The case of No.1 West India Quay (Residential) Ltd v East Tower Apartments Ltd surprised the legal profession in 2016 when the court held that one bad reason for refusing consent to assign a lease effectively trumped two other good reasons, making the landlord’s refusal unreasonable.

This decision provides some welcome pragmatism for landlords, residential and commercial alike, but care still needs to be taken when considering possible reasons for refusing consent, to ensure the decision is reasonable.

Best practice for refusing consent

  • Always make sure the reasons for refusing consent are related to the landlord and tenant relationship and the subject matter of the lease
  • It will be reasonable to refuse consent or impose conditions if otherwise the proposed assignee would have an adverse effect on the landlord’s rights and interest in the property or in its estate as a whole
  • Ensure any refusal is notified to the tenant in a reasonable time, giving the reasons for the refusal. This will be a matter of a few weeks, but will differ depending on the facts of the case and may depend upon how quickly the landlord is provided with all relevant information to allow him to evaluate the application properly
  • If there is insufficient information about the assignee either the application for consent to assign should be refused promptly or requests for financial and other information must be made speedily.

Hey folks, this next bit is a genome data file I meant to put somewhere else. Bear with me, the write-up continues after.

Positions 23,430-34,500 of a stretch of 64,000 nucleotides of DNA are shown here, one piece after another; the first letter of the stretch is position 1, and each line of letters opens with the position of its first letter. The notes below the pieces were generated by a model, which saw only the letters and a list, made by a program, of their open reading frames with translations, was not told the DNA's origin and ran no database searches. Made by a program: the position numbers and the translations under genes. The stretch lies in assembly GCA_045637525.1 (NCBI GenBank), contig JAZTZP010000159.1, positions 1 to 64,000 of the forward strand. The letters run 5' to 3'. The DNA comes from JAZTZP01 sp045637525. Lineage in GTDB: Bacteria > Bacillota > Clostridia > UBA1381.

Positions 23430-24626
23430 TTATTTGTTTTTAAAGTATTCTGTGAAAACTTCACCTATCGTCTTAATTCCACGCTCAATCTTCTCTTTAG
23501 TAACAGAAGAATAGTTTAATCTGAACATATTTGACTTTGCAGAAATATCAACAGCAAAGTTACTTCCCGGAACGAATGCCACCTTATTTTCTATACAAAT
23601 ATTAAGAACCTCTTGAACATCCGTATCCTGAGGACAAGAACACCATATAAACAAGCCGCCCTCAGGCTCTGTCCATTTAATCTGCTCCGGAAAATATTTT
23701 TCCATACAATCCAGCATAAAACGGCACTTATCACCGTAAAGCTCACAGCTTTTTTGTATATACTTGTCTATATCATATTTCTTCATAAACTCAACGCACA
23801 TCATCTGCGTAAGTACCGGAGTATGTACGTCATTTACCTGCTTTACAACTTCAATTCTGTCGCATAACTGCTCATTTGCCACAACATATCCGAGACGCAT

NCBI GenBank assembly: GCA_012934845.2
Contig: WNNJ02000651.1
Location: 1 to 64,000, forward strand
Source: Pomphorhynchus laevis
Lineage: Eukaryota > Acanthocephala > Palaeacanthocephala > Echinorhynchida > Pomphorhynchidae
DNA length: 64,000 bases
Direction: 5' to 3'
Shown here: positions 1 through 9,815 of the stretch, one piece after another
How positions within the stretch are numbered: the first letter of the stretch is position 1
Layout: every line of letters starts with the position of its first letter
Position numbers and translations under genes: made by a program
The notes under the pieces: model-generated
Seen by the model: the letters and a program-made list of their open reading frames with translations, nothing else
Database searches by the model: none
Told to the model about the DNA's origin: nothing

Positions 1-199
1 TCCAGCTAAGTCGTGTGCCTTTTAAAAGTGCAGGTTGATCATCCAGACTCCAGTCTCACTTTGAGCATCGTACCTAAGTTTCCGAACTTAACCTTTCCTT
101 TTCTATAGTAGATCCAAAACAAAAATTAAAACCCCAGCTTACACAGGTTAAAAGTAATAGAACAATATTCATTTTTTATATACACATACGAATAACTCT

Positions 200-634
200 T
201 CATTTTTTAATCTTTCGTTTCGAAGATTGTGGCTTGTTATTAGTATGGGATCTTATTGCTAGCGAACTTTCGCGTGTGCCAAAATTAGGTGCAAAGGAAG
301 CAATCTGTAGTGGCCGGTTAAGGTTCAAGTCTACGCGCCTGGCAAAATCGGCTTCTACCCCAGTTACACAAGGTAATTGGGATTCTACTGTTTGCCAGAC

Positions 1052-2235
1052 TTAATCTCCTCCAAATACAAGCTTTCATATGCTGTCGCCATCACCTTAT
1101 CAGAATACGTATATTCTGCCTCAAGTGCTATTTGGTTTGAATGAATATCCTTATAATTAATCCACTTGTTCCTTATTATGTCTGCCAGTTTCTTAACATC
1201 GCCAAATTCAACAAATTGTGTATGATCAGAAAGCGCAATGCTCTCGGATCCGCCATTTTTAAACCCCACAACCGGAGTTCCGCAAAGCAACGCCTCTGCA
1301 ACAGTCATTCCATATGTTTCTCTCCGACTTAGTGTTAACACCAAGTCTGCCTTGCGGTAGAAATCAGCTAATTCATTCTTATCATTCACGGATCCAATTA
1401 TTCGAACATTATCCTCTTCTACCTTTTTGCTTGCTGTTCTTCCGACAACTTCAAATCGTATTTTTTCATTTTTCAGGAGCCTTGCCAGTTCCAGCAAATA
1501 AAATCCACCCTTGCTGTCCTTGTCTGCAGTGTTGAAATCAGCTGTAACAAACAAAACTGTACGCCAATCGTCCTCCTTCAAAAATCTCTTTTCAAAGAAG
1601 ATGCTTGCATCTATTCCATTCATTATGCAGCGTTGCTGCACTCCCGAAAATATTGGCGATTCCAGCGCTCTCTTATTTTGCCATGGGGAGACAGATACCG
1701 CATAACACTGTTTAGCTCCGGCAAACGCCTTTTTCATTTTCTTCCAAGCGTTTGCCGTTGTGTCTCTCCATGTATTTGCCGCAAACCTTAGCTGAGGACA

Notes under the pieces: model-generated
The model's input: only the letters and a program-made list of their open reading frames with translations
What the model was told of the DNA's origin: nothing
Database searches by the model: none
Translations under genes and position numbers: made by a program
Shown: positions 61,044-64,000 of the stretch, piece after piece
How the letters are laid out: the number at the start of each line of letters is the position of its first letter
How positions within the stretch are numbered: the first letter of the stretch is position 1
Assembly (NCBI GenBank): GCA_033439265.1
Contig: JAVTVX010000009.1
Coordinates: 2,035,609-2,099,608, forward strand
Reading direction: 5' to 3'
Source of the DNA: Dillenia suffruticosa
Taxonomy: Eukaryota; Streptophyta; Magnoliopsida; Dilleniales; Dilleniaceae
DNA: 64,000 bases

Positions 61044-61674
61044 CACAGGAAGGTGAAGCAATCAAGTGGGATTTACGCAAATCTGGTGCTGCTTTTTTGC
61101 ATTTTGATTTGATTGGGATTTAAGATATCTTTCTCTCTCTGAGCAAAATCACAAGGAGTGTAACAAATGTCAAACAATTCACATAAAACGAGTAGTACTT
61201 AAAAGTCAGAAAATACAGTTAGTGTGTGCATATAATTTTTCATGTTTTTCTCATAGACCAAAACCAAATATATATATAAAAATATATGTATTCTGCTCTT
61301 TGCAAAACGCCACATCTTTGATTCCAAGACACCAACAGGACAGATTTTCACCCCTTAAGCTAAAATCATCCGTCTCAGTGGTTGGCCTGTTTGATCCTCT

The Case
In the case, the tenant, East Tower, sought consent from its landlord, West India, to assign its interest in three apartments. West India withheld its consent to two of these applications on grounds that it had not received undertakings for its legal fees or for the cost of carrying out inspections of the apartments and it had not received a bank reference to enable it to assess the assignee’s covenant strength. The High Court held that the legal fees requested were excessive for a residential application and that this one bad reason overruled the two good reasons, thereby making West India’s refusal unreasonable overall.

The Court of Appeal disagreed and held that if the good reasons were independent of the bad reason then the bad reason should not “infect” the good. The vital question is whether the decision to refuse is reasonable not whether all the reasons were reasonable.

In this case the reasons were independent of each other and two of them were reasonable. The landlord would have refused consent on the reasonable grounds in any event. As a result the Court held that the decision to withhold consent was reasonable.